Jesus' power was always controlled.  We sing of "gentle Jesus, meek and mild," but our understanding of gentleness and meekness is sometimes inaccurate.  Meek does not mean weak.  Meek does not say "I can't."  Meek says "I won't."  Jesus could have called twelve legions of angels.  He called none.

    Some say that Michelangelo's greatest masterpiece is his statue of Moses.  He has carved Moses larger than life.  The muscles ripple across the marble.  It is a sculpture of unmistakable strength and power.  Beneath it Michelangelo wrote a line from Deuteronomy:  "Moses, the Meek."

Here We See His Compassion for All People

    I would never have healed Malchus.  I would have thought his missing ear an appropriate souvenir of that awful night of infamy.  And if I had healed him I think I would have put the ear on upside down!

    Suppose Jesus had not healed him.  Human nature has not changed much.  Whenever you meet a person without an arm, or hand, or finger, you sooner or later ask, "How did it happen?"  Everyone who met Malchus would have finally gotten around to the question, "What happened to your ear?"  And Malchus would have had to answer, "A Christian did that!"

    Jesus healed him and taught us compassion for an enemy.  He not only told us to love our enemies He did it!  He did it on the cross!  He did it at the judgment!  He did it here in the garden.  Jesus first miracle was for a stranger and His last miracle was for an enemy.  Not only so, but His last recorded prayer was a prayer for His enemies.

    We see also His compassion for a friend.  He does not say to Simon Peter, "Can't you do anything right? You almost missed him altogether!"  Nor did He say, "Simon, you dummy.  For three years I ve been telling you I must go to the cross.  I have told you my kingdom is not of this world.  Can't you understand anything?"  No, Jesus simply said, "Suffer ye thus far," and healed him.  Thus He taught us how to forgive our friends.  That may be a good deal harder than forgiving our enemies.  After all, we don't expect much from our enemies.  We expect a great deal from our friends.  When they disappoint us, it is very difficult to accept it.  We forget how often we may have disappointed them.  We forget how often all of us may disappoint God!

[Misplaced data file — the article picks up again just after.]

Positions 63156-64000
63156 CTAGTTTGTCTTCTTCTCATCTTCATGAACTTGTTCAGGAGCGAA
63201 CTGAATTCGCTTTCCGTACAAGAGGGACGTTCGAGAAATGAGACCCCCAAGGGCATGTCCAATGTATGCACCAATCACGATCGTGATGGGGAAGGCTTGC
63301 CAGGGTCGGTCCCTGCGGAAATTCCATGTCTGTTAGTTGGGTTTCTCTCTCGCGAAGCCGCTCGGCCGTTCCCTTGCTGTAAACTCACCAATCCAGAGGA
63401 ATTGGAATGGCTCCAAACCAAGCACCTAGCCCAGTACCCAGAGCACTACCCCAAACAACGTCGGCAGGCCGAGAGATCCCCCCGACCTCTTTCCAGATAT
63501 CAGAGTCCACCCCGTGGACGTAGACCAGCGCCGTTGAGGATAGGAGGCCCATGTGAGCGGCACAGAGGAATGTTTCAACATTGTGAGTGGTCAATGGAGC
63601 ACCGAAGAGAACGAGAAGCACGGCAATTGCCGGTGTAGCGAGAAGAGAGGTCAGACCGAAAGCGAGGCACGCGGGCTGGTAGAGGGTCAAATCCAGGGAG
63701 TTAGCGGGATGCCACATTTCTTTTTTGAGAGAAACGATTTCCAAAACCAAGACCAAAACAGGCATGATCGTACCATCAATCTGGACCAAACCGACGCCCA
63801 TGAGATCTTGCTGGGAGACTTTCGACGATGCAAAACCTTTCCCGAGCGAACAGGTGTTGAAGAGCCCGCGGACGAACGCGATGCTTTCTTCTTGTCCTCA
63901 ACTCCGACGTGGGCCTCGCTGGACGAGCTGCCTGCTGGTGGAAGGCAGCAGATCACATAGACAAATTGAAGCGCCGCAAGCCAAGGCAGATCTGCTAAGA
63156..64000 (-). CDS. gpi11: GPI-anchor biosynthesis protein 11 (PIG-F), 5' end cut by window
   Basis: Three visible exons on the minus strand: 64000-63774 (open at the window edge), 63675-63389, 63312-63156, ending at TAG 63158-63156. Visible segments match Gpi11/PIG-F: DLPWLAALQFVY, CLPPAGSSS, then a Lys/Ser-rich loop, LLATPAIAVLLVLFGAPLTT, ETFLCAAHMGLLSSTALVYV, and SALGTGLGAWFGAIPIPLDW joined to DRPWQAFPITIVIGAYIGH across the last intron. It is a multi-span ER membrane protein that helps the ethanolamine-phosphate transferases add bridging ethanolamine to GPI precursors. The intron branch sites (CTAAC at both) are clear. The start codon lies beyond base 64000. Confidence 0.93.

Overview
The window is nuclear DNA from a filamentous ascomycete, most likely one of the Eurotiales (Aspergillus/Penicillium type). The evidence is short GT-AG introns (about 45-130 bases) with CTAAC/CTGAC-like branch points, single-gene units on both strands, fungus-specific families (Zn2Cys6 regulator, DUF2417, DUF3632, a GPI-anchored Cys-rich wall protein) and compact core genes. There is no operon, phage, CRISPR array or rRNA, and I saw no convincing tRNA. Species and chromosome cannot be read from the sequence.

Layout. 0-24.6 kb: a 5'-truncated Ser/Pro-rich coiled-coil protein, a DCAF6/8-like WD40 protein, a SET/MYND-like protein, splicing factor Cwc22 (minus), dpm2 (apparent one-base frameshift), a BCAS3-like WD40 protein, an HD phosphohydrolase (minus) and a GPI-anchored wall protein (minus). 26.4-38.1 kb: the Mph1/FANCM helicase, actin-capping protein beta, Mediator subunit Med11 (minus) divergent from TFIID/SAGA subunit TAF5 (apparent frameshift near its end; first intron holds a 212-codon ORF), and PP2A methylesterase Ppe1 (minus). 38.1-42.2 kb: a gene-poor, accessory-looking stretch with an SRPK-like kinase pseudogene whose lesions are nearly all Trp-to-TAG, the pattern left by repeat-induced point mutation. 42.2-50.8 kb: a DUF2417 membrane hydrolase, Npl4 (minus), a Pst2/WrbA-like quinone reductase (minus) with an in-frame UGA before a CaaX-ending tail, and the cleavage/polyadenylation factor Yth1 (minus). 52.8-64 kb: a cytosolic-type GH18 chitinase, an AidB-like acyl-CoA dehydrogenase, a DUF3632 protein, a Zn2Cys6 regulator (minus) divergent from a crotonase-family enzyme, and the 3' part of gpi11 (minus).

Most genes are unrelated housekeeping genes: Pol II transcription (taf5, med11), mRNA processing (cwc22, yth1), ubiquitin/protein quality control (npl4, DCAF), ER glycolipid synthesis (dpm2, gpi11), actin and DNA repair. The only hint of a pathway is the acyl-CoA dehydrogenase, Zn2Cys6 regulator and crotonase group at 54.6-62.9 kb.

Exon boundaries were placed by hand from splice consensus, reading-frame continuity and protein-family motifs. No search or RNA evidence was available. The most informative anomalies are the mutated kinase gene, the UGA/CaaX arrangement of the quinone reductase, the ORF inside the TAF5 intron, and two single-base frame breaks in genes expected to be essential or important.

Later, we see Jesus compassion for His family as He commits Mary to the care of John.  Perhaps we are here most lacking in compassion.  If we treated our friends as politely as strangers, if we treated the members of our household as considerately as the guests in our home, how different life would be.  The people we love the best we sometimes treat the worst.  If forgiving an enemy is difficult, and if forgiving a friend is harder still, to forgive your family is hardest of all.  But that is a compassion we must learn.

    We see reflected here His compassion for all men.  He had time for Nicodemus, that self-righteous know-it-all.  He had time for the woman at the well, a Samaritan and an adulteress.  He had time for cowardly Pilate.  He had time for Zacchaeus, that little man whose heart was even smaller than his stature.  We would have passed every one of them by.  He passed none of them by.